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My daughter makes the same pint about Aldi; go in there, buy what’s cheap at the moment, then stop at Tesco on the way back.

 

I go in them occasionally on my travels and the variety is amazing. There was one in Plymouth which was populated with derelicts and ne’er-do-wells of all descriptions; another, where I saw not one, but two Bentleys in the car-park. 

 

They seem the complete antithesis of the Waitrose “shopping experience” but it clearly works for them. 

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6 minutes ago, boxbrownie said:

We shop at Aldi, but almost never for veg/fruit as we find it goes off far too quickly compared with the same items from Morrisons or Waitrose, not sure why but that's been or experience both here and back in Essex, maybe the Aldi supply chain just isn't "as fast" for fresh goods?

 

Oddly enough, I find Morrison’s in Peterborough to be very good for veg, also pies for some reason..

 

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I find Aldi do some excellent cheese and cooked meats which are quite cheap. And some of the chocolate really is superb and bargain priced. I don't find their regular meat to be cheaper than alternatives and I agree some of their fruit and veg doesn't seem to last long. Not a problem if you buy to cook quickly, but it can be an issue if you shop less frequently. Oddly, the exception is bean sprouts , we find their bean sprouts much better than Morrisons or Tesco.

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12 minutes ago, rockershovel said:

My daughter makes the same pint about Aldi; go in there, buy what’s cheap at the moment, then stop at Tesco on the way back.

 

I go in them occasionally on my travels and the variety is amazing. There was one in Plymouth which was populated with derelicts and ne’er-do-wells of all descriptions; another, where I saw not one, but two Bentleys in the car-park. 

 

They seem the complete antithesis of the Waitrose “shopping experience” but it clearly works for them. 

 

Aldi still have a stigma in some quarters, yet where we are their customers include GPs and dentists (I know because I see my doctors and dentist in there) and judging from the car park many of those shopping are an awful long way from the minimum wage. But you do see the full spectrum. Ditto Lidl.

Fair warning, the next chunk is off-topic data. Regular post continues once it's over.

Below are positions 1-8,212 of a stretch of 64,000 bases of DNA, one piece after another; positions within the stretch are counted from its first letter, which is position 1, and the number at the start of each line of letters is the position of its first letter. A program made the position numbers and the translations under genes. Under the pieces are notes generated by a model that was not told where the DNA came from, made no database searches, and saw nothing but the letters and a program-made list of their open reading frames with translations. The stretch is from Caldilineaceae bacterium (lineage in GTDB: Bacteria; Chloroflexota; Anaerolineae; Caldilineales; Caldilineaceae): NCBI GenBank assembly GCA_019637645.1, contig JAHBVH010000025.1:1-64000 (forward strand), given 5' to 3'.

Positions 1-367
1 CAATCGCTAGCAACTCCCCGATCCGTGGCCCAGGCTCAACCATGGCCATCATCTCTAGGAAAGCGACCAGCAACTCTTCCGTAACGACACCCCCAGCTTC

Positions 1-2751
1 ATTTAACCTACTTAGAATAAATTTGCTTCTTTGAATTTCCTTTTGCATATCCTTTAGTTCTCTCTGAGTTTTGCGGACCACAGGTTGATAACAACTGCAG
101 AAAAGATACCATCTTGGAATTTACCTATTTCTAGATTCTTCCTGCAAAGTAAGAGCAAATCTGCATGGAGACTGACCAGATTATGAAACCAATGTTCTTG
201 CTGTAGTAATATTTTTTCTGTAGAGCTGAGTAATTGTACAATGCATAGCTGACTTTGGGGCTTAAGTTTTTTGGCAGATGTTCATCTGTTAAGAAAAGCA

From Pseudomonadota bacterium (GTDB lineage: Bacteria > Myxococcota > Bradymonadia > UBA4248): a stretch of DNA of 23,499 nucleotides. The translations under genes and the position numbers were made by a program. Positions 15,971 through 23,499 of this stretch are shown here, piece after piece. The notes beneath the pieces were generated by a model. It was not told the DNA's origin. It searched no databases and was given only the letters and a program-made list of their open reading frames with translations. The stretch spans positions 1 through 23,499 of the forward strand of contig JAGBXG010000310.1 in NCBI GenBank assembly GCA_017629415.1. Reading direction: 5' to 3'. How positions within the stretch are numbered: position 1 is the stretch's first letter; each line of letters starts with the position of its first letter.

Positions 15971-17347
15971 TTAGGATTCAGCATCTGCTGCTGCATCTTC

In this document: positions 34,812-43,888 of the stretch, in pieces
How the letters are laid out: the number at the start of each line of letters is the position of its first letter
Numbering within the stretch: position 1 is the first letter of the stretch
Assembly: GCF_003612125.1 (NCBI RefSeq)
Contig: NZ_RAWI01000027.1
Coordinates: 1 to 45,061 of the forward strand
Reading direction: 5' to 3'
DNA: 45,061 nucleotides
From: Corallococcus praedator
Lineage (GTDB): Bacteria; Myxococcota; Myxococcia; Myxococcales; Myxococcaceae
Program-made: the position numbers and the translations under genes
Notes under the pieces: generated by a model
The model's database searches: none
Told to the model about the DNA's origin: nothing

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19 minutes ago, boxbrownie said:

We shop at Aldi, but almost never for veg/fruit as we find it goes off far too quickly compared with the same items from Morrisons or Waitrose, not sure why but that's been or experience both here and back in Essex, maybe the Aldi supply chain just isn't "as fast" for fresh goods?

 

3 minutes ago, jjb1970 said:

I find Aldi do some excellent cheese and cooked meats which are quite cheap. And some of the chocolate really is superb and bargain priced. I don't find their regular meat to be cheaper than alternatives and I agree some of their fruit and veg doesn't seem to last long. Not a problem if you buy to cook quickly, but it can be an issue if you shop less frequently. Oddly, the exception is bean sprouts , we find their bean sprouts much better than Morrisons or Tesco.

 

I tend to shop in Sainsburys so most of my stuff comes from there but it is always followed up immediately with a drop in to Aldi which is over the road - fruit, salad, chocolate, milk and those lovely ready to drink coffees.   I am currently also shopping for my in laws and they have a different pallette so I see other veg and I have noticed that cauliflower from Sainsburys is a lovely white colour, but in Aldi it is yellower.   But overall the veg in Aldi is fine, in the early days it was a bit more European but it has developed its product lines now to suit the local market and it does what it does very well.

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20 minutes ago, rockershovel said:

 

Oddly enough, I find Morrison’s in Peterborough to be very good for veg, also pies for some reason..

 

 

Only in the last week that Morrison's in Hereford has got supply level back to normal for fruit and veg. Lots of empty shelf space since lockdown.

 

They are still low on pies and similar products.

 

My experience of fruit and veg in Aldi and Lidl matches others here.